New Police Chief Named to Build Trust
Chuck Lovell rises to the top of command
Michael Leighton | 6/9/2020, 11:03 a.m.
A black Portland police lieutenant and former resource officer at Jefferson High School who earned praise for building bridges in the black community during his tenure at the school, was suddenly named Portland’s new police chief on Monday.
Chuck Lovell, an 18-year-veteran of the Police Bureau, replaces Chief Jami Resch who announced at a news conference that she was stopping aside from the top command position in favor of Lovell, saying he was the better person to build community trust as chief because of his record of success building ties with the black community.
The promotion was endorsed by Mayor Ted Wheeler and followed 11 days of massive protests in the city calling for police reforms to end of racial discrimination against African Americans sparked by the police custody killing of George Floyd, a black man in Minneapolis, and other killings of black Americans by police officers in Portland and across the nation.
The shakeup also comes as Portland police have been sharply criticized for using what some people called inappropriate force against some protesters. It also follows a complaint over the lack of diversity in the Police Bureau’s leadership ranks.
Three African American groups wrote a letter over the weekend saying the city’s commitment to diversity “rings loud, hallow and tone deaf” considering an “all-white leadership team” under Resch. According to the Oregonian, the letter was signed by leaders from Black Male Achievement, Word is Bond and the Coalition of Black Men.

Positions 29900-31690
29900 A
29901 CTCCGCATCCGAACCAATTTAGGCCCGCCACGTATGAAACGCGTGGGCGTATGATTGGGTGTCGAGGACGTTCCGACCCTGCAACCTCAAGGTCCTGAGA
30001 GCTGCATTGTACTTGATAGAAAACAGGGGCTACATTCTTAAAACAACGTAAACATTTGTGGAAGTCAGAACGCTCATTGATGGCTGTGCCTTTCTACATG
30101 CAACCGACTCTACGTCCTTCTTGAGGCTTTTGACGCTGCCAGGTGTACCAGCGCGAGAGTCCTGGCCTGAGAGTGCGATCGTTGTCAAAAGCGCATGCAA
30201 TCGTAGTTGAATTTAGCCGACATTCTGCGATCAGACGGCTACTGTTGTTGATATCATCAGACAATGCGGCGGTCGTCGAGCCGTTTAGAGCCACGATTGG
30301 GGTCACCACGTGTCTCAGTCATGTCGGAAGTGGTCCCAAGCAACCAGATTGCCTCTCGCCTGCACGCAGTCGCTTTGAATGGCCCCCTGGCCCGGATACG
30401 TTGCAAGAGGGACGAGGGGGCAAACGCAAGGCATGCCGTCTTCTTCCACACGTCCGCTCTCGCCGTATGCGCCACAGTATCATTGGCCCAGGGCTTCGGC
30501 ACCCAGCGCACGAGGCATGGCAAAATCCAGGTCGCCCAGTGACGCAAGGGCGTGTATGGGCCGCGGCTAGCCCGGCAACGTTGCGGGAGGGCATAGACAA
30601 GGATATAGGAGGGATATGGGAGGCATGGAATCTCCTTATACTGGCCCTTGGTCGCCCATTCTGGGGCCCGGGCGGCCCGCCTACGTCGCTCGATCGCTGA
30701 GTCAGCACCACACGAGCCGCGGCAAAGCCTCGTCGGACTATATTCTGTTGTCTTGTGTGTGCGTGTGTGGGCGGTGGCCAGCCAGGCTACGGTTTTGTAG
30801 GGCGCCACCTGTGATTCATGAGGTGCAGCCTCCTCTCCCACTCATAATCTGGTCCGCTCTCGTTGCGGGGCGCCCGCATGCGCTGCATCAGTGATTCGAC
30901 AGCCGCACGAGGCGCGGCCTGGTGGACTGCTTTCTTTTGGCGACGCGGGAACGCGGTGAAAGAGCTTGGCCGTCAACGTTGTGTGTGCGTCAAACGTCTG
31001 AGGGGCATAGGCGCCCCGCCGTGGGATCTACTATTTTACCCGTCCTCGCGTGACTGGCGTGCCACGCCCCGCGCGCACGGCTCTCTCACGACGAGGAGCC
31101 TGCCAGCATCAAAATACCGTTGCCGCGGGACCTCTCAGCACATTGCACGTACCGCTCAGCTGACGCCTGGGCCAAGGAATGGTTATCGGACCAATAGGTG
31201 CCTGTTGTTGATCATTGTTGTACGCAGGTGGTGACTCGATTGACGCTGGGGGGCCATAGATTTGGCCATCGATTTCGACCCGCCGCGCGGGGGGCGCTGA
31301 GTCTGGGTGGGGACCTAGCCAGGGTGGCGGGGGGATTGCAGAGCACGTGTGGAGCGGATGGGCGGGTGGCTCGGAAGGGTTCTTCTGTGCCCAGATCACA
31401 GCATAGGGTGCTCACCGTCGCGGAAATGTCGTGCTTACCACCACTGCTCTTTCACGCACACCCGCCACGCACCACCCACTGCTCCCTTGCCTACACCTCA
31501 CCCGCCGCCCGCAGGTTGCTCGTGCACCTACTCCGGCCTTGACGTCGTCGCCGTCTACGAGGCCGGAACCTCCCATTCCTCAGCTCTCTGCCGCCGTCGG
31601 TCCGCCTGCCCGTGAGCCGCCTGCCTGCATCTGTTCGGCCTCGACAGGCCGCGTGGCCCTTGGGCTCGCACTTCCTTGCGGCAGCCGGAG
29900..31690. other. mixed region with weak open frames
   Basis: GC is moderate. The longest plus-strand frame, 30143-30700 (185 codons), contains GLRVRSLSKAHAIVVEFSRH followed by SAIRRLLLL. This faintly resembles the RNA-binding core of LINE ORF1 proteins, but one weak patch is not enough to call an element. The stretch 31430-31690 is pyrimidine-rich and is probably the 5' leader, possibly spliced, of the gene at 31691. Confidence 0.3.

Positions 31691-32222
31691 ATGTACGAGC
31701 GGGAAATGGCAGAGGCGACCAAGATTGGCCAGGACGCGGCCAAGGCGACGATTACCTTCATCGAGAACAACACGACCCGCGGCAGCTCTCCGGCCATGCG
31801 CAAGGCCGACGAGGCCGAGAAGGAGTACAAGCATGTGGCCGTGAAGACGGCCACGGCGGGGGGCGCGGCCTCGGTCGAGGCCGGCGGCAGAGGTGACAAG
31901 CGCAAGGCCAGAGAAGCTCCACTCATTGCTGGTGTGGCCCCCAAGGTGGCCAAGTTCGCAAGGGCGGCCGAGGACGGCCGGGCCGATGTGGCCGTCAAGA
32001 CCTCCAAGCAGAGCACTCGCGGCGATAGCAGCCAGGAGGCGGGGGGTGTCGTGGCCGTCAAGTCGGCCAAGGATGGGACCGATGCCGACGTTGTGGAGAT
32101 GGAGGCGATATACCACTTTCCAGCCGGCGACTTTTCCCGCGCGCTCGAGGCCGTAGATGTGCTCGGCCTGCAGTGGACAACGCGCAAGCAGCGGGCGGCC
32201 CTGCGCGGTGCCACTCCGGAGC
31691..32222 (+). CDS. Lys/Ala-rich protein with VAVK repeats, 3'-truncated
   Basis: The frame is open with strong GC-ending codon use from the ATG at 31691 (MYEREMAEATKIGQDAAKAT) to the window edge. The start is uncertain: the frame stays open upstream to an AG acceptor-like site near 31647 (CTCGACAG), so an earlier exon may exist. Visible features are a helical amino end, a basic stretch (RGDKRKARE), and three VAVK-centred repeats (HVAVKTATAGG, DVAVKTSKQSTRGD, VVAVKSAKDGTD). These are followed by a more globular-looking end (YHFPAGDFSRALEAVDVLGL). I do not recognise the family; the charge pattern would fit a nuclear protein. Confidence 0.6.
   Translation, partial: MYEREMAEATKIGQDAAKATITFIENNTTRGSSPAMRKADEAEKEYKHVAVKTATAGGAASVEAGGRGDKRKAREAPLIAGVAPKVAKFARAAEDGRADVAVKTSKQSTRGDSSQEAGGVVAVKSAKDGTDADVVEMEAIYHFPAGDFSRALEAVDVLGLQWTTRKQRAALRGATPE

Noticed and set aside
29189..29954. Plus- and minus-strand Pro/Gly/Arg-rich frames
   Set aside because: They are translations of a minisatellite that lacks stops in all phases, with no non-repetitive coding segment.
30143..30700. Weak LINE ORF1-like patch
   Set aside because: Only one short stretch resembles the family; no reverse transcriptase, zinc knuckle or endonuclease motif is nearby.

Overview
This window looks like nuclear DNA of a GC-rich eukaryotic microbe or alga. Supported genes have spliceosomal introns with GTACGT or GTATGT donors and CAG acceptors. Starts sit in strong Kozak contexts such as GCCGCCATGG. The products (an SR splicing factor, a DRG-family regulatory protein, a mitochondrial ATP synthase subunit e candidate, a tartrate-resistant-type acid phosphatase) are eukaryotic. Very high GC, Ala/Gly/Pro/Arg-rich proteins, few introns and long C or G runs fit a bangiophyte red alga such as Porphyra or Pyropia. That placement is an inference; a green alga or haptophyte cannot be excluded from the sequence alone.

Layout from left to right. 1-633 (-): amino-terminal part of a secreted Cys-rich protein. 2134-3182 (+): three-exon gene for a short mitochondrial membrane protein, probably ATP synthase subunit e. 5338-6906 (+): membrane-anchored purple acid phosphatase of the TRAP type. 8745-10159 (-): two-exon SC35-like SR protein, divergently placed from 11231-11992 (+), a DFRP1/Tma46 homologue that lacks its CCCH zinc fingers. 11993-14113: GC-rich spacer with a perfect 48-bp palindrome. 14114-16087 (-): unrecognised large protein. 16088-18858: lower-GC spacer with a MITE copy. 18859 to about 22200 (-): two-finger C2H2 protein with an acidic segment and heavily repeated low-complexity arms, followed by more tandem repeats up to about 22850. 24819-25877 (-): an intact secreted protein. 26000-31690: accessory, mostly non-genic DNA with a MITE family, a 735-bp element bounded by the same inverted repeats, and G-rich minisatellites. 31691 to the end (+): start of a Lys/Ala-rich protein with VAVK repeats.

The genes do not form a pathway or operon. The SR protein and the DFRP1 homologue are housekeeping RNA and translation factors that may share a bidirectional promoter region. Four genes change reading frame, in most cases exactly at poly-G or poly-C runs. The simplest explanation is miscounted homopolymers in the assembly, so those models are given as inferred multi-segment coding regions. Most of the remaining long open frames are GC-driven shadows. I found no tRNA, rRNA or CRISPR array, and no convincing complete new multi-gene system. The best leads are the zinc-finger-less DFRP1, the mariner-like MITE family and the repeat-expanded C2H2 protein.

During the news conference, Wheeler agreed the bureau hasn’t done enough to support people of color for promotions and succession to leadership positions. Lovell said that his appointment was completely unexpected and he's going to care about the community.
Lovell, 46, a native of Brooklyn, N.Y., and a former member of the U.S. Air Force, served as a school resource officer in Portland from 2007 to 2011 and rose to the rank of lieutenant. He served as an executive assistant to Outlaw during her tenure as chief and for Resch he oversaw a new community outreach division.
Lovell was able to gain the trust of students at Jefferson by dealing with problems with compassion and a steady level-headedness, according to Antoinette Edwards, who recently retired as director of the city’s Office of Youth Violence and Prevention.
“He has real humanity,” she told the Oregonian.
Daryl Turner, the black president of the Portland Police Association, released a statement saying he looks forward to working with Lovell as the bureau “heads into a new era in policing and continues to evolve and grow along with the needs of the diverse community we protect and serve.”
Resch, a police officer for 20 years in Portland, had been chief for just six months. She plans to stay employed with the bureau. In December she replaced former Portland Police Chief Daniel Outlaw, the city’s first black female police chief, after Outlaw moved to take command of the police department in Philadelphia.